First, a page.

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Dr Tim Stuart-Buttle

Dr Tim Stuart-Buttle

Post-doctoral Research Associate

Faculty of English
9 West Road

Cambridge CB3 9DP
Office Phone: (01223 7) 67334


I completed by doctoral research at the University of Oxford in late 2013. I am currently a post-doctoral Research Associate on the ERC-funded project ‘Crossroads of Knowledge in Early Modern England: the Place of Literature’, which is co-hosted by CRASSH and the Faculty of English.



Subject groups/Research projects

Political Thought and Intellectual History:

Research Interests

My doctoral research explored the importance of a tradition of Ciceronian academic scepticism in the development of British philosophy from John Locke to David Hume (c.1660-1760). It indicated the centrality of Cicero—specifically as an academic sceptic, rather than a Stoic—for contemporary understandings of the interrelationship between epistemology, moral philosophy and religious apologetic. Individual chapters focused on Locke, Shaftesbury, Bernard Mandeville, Conyers Middleton and Hume. The monograph of the thesis is under contract with Oxford University Press.

As an RA on the Crossroads project, my current research project explores the development of English moral theology and political philosophy from Richard Hooker to John Locke. In part this will be a historical exploration of the conceptual genealogy of ‘things indifferent’. This concept was derived from the ancient Stoic idea of adiaphora (in Greek, ἀδιάφορα), which originally referred to those things which were deemed to fall outside of the legitimate or practical cognizance of the moral law. The classical origins of this concept are significant. The increasingly contested question of the relationship between classical moral philosophy and the Christian revelation sits at the heart of this inquiry. A central objective of this study will be to examine how and why the concept of adiaphora was increasingly employed in England to demarcate the legitimate—and perhaps discrete—jurisdictions of both civil and religious authority under a divinely-authored law of nature. In this regard, this project will advance our understanding of the English contribution to wider European debates regarding natural law and toleration, a subject which has recently attracted considerable scholarly attention.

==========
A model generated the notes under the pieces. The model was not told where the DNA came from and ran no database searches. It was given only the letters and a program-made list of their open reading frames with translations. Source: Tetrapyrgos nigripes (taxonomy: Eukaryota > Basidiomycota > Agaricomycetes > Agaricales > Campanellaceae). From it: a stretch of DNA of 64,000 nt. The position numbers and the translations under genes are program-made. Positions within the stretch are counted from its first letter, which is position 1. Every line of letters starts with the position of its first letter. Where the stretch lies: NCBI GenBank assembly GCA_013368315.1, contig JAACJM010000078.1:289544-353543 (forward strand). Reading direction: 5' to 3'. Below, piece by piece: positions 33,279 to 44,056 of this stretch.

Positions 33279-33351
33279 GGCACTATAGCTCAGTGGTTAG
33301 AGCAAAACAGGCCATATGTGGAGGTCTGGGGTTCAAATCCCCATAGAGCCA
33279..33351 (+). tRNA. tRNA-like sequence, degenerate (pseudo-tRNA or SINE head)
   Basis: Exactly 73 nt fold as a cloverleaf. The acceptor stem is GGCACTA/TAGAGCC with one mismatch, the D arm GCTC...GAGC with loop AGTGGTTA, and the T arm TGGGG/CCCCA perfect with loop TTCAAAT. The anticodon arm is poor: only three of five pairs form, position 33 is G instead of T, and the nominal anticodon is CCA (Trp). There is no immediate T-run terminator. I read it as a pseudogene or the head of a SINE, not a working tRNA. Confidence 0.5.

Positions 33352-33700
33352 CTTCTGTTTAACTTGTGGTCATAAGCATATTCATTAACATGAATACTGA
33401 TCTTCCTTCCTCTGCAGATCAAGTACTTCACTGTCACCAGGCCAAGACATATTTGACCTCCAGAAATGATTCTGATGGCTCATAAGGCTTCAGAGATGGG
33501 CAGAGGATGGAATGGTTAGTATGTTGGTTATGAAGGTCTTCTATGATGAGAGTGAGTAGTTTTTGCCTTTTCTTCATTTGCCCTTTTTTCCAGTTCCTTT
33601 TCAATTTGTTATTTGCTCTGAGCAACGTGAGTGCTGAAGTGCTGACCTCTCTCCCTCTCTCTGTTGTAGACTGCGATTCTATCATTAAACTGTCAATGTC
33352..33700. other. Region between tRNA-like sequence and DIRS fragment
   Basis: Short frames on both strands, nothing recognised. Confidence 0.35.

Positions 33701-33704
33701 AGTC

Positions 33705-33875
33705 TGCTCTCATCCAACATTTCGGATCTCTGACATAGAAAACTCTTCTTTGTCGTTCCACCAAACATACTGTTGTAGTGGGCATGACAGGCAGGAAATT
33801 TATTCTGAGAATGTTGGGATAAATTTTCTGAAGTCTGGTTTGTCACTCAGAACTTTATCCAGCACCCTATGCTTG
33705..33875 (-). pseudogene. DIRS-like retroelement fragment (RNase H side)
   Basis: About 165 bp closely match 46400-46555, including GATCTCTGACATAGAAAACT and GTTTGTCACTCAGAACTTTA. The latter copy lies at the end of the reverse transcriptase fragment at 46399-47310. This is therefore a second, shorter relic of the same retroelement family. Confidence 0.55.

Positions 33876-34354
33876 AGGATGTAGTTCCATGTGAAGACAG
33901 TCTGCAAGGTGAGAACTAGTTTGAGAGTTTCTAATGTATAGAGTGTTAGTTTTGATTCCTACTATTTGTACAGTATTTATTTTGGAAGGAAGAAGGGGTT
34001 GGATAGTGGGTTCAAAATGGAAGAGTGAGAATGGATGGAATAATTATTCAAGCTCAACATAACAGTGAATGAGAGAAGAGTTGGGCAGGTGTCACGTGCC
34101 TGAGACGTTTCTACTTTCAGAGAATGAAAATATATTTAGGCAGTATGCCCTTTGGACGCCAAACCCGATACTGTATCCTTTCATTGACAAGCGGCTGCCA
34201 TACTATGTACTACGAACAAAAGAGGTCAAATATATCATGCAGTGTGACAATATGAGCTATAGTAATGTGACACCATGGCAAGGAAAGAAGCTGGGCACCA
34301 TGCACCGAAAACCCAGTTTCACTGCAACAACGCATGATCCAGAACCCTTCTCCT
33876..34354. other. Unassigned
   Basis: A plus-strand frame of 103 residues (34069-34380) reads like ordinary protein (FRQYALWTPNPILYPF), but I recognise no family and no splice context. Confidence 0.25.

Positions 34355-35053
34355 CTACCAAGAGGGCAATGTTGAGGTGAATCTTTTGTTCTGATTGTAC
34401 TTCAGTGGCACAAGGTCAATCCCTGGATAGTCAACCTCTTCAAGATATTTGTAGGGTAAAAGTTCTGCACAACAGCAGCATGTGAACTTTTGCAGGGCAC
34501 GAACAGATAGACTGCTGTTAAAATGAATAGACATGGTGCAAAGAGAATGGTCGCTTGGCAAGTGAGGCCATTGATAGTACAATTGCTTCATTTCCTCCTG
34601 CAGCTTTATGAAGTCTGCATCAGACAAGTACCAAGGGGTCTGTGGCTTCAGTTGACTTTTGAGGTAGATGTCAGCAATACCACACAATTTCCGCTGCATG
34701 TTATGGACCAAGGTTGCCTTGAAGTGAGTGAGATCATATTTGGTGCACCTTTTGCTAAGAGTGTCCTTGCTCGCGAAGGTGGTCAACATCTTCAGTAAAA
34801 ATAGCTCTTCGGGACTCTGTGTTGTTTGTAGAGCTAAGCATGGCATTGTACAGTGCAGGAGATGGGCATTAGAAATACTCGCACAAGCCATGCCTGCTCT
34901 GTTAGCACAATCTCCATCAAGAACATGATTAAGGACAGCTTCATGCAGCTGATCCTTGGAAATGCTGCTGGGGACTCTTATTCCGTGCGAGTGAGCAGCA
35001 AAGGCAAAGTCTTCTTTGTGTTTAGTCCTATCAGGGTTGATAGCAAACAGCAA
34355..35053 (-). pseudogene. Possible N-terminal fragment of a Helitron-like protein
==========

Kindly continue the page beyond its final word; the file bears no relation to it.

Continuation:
Key Publications

'Shaftesbury Reconsidered: Stoic Ethics and the Unreasonableness of Christianity', Locke Studies, 14 (December 2014).

'The British Intellectual Context', in The Cambridge Companion to Gibbon, ed. Karen O'Brien & Brian Young (Cambridge: CUP, Forthcoming 2015).

Ciceronianism, Christianity and Visions of Humankind from Locke to Hume (Oxford: OUP, Forthcoming).